Thailand to Allow Companies to Raise Money for Overseas ProjectsAnuchit Nguyen
Thailand plans to allow companies to raise funds locally for infrastructure projects in neighboring countries such as Laos, Myanmar and Cambodia.
The regulator will approve rules as early as this quarter for so-called International Infrastructure Trusts to finance the construction of power plants, tollways and other public works, said Vorapol Socatiyanurak, secretary general of the Securities & Exchange Commission. Several Thai and foreign companies have expressed interest in offering infrastructure trusts, he said in an interview at his office in Bangkok today.
Thailand, Southeast Asia’s second-biggest economy, has been promoting itself to neighbors with less-developed capital markets as a place for raising funds. Army chief Prayuth Chan-Ocha, who seized power in military coup on May 22, has said he will boost investments in projects along the nation’s borders to increase trade. The three neighbors accounted for less than 4 percent of Thailand’s international trade in 2013.
“Laos, Myanmar and Cambodia will require a vast amount of funds for the development of their infrastructure,” Vorapol said. The trusts help serve those needs and will be an “attractive” investment option, he said.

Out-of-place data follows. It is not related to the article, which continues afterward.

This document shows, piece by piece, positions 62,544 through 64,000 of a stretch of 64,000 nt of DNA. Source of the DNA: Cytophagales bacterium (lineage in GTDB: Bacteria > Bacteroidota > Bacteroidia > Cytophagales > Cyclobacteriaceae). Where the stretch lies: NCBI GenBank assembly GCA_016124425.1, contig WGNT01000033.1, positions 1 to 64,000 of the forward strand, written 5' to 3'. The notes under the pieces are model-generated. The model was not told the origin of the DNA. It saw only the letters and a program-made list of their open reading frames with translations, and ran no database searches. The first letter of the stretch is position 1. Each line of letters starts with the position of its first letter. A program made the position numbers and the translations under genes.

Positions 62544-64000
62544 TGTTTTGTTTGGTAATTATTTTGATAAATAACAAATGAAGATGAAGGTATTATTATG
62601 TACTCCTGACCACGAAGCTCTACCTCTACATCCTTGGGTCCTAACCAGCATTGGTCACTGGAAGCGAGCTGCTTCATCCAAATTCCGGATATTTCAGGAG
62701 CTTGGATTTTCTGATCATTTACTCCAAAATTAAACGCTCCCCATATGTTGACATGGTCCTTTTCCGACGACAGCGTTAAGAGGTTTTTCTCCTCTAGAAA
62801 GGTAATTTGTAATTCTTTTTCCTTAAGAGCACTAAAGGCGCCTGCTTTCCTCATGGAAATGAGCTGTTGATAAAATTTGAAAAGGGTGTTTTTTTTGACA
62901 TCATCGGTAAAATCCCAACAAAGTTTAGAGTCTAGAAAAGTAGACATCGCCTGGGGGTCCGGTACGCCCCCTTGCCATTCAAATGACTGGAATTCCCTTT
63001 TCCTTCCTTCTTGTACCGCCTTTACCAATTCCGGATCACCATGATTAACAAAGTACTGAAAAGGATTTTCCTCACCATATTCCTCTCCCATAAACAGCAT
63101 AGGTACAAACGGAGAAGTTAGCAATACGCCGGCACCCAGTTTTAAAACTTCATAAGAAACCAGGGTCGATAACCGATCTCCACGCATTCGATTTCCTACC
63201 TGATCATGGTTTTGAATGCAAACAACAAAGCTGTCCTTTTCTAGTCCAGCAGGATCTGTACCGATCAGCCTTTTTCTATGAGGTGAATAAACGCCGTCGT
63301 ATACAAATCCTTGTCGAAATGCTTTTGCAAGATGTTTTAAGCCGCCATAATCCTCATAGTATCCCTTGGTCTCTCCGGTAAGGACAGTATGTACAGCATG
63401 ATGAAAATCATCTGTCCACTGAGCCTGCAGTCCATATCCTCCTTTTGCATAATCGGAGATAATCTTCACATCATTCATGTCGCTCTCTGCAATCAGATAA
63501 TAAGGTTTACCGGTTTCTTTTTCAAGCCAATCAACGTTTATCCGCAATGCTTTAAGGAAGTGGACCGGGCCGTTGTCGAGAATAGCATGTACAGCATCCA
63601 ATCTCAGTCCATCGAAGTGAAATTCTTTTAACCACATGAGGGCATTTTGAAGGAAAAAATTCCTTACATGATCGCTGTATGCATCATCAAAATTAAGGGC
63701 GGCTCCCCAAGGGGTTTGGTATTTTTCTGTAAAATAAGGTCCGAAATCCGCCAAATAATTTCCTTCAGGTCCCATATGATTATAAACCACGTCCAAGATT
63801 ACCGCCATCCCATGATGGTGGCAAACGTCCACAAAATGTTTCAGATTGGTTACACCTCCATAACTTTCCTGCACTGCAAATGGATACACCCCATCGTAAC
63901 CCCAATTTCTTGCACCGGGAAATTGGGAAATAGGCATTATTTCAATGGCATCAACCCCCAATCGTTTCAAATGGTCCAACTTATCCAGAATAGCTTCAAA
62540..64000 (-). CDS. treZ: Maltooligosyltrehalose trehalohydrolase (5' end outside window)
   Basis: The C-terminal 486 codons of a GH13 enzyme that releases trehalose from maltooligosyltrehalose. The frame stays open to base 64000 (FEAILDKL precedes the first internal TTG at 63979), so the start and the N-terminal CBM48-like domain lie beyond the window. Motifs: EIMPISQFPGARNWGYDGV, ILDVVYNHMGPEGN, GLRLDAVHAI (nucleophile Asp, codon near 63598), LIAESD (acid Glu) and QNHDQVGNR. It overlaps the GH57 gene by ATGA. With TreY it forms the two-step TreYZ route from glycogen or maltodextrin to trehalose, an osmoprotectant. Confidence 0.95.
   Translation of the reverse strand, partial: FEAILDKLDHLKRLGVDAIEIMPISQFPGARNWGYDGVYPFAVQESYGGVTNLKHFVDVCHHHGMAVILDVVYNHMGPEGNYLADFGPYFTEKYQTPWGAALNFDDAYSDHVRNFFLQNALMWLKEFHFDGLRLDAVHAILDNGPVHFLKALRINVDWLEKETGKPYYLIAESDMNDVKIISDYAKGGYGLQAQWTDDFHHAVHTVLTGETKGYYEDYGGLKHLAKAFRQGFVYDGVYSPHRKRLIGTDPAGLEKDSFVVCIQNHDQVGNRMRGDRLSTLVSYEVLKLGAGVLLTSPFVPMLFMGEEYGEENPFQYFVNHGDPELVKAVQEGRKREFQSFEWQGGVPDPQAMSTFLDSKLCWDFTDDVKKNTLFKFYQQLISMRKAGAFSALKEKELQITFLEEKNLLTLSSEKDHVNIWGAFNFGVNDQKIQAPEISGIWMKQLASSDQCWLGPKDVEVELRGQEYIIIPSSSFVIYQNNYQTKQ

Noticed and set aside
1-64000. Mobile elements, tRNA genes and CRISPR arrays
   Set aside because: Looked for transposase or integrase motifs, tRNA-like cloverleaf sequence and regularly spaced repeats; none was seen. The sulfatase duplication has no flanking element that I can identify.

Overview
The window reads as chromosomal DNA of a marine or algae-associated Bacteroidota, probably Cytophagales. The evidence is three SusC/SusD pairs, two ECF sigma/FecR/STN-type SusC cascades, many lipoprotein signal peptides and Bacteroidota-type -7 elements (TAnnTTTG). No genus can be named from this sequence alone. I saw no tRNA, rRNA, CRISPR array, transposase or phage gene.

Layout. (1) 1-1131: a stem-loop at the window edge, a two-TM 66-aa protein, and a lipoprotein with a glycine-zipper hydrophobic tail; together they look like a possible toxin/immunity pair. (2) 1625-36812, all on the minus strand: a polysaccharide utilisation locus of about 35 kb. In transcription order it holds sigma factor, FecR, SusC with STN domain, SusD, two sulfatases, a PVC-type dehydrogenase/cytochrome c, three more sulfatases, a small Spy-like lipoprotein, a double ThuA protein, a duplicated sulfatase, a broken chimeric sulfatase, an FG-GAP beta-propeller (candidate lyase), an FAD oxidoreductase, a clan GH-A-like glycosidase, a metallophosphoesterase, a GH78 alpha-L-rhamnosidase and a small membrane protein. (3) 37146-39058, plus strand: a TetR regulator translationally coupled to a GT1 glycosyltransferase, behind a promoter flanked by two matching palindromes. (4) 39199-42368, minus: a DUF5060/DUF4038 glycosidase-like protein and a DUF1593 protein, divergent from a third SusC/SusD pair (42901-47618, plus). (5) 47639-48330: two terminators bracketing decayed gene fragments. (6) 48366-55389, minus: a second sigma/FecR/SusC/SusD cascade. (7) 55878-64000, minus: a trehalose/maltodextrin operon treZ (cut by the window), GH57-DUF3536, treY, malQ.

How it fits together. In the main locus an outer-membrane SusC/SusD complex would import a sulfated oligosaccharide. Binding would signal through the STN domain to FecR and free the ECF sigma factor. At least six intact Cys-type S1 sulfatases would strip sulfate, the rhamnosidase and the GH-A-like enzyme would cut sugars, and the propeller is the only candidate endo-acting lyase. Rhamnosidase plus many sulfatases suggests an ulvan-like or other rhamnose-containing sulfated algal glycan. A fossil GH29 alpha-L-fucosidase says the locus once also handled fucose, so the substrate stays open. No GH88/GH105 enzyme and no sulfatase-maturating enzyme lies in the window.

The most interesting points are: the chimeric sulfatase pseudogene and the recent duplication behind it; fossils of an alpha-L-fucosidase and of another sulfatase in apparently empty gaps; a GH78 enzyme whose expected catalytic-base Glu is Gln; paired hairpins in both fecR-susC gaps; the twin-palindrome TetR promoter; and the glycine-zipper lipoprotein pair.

Laos raised 1.5 billion baht ($47 million) by selling sovereign bonds to Thai investors for the first time in May 2013. Companies such as Banpu Pcl, Thailand’s biggest coal miner, CK Power Pcl and Ratchaburi Electricity Generating Holding Pcl are building power plants in Laos that will supply electricity to Thailand. Gunkul Engineering Pcl has power plant projects in Myanmar.
The new trusts will be backed by revenue from the infrastructure projects in those neighboring countries. At least 70 percent of the total construction must have been completed for companies to get financing, said Vorapol.
Vorapol said he expects state-controlled companies such as Airports of Thailand Pcl, Electricity Generating Authority of Thailand and Expressway Authority of Thailand to launch initial public offerings for infrastructure funds. He declined to provide a timeframe.